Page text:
I'm getting read to go visit Paul. I leave Wednesday for Ecuador. Saturday we will go to Peru. I'll be gone not quite 2 weeks. To prepare, I got vaccinated for hepatitis and typhoid. My tetanus shot was up to date. I declined the malarial pills because of side effects and the fact that I won't be in a jungle. I purchased bug spray with deet, anti-bacterial towelettes, and immodium, pepto-bismal. I've read that I should not drink the water, avoid ice, refrain from eating uncooked vegetables, avoid milk and dairy products, avoid fresh fish, not swim in fresh water (except, perhaps, for a heavily chlorinated pool), and not eat anything from an open air market. I need to be careful with my wallet, purse, backpack, and all personal items because of theft.
Thinking about all these warnings, I started to wonder about my naivete with regard to notions of revolution or emphases on trying to find alternatives to capitalism and democracy. Maybe it's a kind of Monty-Python reasoning along the lines of "what have the Romans done for us"--so, what has capitalism and the liberal-democratic state done for us: "well, we don't really have a problem with malaria and the water is potable."
But, then I realized some flaws in the argument from Monty-Python. First, it relies on an implicit 'best of all possible worlds' vision of the US and Europe. Second, in its reliance on a simple and pathetic us/them, primitive/developed, third/first world binary, it disavows the splits within each 'world'--you'd think that Katrina would have eliminated that sort of elementary blunder. Third, and I think most important, the argument from Monty-Python erases 'our' (the US, neoliberal capital and its corporate agents) role in the picture. It absolves the US and Capital from any responsibility for producing inequalities.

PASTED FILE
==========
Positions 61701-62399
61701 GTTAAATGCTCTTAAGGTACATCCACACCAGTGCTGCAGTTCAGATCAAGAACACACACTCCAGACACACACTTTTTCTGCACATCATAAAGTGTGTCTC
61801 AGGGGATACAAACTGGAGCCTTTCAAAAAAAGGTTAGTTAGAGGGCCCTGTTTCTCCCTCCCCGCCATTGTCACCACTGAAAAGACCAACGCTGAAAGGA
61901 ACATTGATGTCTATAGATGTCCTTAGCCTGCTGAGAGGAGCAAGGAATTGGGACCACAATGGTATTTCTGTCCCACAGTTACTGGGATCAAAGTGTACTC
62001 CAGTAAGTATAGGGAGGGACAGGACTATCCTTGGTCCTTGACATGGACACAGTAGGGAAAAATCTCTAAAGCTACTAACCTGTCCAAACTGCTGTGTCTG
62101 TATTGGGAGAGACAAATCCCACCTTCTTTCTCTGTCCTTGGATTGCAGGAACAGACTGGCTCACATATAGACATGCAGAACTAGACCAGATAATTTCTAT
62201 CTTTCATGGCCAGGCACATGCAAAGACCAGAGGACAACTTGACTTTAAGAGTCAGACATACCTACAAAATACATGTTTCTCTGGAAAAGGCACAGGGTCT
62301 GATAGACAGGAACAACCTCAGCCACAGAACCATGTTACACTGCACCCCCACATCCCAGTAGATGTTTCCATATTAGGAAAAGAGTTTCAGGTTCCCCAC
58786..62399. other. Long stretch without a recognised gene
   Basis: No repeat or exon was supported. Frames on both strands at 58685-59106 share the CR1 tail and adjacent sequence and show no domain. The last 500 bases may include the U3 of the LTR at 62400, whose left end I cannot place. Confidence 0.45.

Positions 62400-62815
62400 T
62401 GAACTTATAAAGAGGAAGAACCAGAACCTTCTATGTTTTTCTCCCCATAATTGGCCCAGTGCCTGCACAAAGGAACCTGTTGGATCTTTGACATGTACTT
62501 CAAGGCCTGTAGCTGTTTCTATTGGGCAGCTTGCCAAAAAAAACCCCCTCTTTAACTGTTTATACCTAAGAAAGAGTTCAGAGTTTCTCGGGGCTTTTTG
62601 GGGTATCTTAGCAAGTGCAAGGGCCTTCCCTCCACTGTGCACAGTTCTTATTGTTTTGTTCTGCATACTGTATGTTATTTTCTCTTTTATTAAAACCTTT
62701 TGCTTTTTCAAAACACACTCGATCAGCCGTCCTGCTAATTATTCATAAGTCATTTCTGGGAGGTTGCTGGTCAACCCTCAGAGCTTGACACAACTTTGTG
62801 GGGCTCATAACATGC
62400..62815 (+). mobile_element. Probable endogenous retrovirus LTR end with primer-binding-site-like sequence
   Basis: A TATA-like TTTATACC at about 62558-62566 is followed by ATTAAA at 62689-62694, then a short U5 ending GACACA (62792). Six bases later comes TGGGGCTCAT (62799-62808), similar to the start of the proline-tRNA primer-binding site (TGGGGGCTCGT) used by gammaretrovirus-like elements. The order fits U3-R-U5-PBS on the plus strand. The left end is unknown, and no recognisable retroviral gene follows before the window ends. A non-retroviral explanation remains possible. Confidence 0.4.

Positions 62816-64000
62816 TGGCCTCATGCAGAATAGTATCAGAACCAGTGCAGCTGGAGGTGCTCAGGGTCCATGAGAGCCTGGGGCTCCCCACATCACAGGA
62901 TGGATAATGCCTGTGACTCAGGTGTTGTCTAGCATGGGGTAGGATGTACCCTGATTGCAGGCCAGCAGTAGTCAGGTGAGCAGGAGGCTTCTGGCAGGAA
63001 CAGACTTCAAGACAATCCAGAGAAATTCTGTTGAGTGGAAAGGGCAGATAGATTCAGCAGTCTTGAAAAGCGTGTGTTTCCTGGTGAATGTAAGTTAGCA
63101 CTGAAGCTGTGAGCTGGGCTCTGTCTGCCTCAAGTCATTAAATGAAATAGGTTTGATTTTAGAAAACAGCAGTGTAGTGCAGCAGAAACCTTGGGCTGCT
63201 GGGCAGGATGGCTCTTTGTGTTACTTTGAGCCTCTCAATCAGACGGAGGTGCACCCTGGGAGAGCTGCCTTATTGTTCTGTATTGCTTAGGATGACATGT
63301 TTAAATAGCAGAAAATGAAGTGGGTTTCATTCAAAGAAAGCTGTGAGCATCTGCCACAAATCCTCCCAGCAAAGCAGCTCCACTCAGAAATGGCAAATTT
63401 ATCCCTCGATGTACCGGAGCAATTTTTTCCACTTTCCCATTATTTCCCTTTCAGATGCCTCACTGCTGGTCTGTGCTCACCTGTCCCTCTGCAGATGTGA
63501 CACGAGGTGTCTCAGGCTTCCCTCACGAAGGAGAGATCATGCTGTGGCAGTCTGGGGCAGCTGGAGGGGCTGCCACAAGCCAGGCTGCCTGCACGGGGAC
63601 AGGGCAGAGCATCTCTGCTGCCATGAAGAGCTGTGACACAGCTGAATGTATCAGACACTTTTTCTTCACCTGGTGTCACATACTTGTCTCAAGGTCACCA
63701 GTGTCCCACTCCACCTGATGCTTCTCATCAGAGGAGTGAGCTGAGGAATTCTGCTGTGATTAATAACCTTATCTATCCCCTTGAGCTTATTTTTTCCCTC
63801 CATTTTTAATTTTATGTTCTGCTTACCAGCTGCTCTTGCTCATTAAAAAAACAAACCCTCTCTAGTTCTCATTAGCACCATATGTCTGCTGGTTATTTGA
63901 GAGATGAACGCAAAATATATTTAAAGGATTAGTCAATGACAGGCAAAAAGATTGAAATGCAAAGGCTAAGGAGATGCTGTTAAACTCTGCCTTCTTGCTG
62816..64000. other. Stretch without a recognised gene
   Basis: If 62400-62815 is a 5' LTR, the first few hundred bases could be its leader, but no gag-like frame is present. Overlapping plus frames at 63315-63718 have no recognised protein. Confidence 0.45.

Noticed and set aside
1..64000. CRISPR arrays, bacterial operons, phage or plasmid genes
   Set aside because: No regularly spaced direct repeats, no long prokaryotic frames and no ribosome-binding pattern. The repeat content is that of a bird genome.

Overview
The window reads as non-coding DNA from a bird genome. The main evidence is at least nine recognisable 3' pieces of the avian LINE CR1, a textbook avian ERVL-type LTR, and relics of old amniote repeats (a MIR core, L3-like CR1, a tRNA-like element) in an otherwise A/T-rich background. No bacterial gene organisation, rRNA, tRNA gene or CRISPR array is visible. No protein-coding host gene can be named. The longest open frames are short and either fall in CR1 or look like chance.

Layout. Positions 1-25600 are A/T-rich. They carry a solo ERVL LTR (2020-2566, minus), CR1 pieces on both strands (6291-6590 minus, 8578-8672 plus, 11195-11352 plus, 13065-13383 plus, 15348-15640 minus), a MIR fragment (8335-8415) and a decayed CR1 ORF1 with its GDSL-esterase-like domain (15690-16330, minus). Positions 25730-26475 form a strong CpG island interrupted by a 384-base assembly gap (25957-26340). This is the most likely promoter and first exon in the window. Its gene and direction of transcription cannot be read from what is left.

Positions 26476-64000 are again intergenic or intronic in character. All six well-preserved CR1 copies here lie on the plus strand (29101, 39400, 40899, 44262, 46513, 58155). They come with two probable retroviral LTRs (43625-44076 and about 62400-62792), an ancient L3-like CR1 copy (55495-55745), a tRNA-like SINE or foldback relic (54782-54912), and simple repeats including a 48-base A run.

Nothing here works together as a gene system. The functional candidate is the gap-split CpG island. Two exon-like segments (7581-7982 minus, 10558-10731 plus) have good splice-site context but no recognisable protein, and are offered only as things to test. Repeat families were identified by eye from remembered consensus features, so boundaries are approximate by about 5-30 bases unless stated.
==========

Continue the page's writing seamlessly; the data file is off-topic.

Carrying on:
So, now I think that all the precautions I'm advised to take point in the opposite direction--which, incidently, seems to be the view of Ecuador's new government, already allied with Hugo Chavez.
It's remarkable. No matter how long between visits, whenever I return, there it is, the damp. I'm tempted to wonder if writing produces the damp, if the damp oozes from the words, the writing, the worry, the anxiety, that's it not a matter of a house in a swamp but of something else, some sort of primordial damp that expresses itself first in writing and then as moisture. Spurious suspects as much:
I think it's speaking through me, a word of damp from within,
penetrating out, and condensing outside, along the white page of the
It's reassuring, in a way, that this damp always returns or never leaves. Perhaps the comfort is like a womb. Or, maybe the primordial damp is amniotic.
Paul left Quito today for the Amazon. He will be in a rain forest for a week. Some of the students view the trip as 'spa week'--they will diet (not as much food as they are used to), detox (little coffee and alcohol), and sweat (in the humidity). Paul is concerned with caffeine withdrawal, as well as his customary late night snack and scotch. And then there are the bugs and snakes, not to mention the monkey who attacked a student several years ago, necessitating a number of skin grafts. Student shouldn't have thrown a rock at it.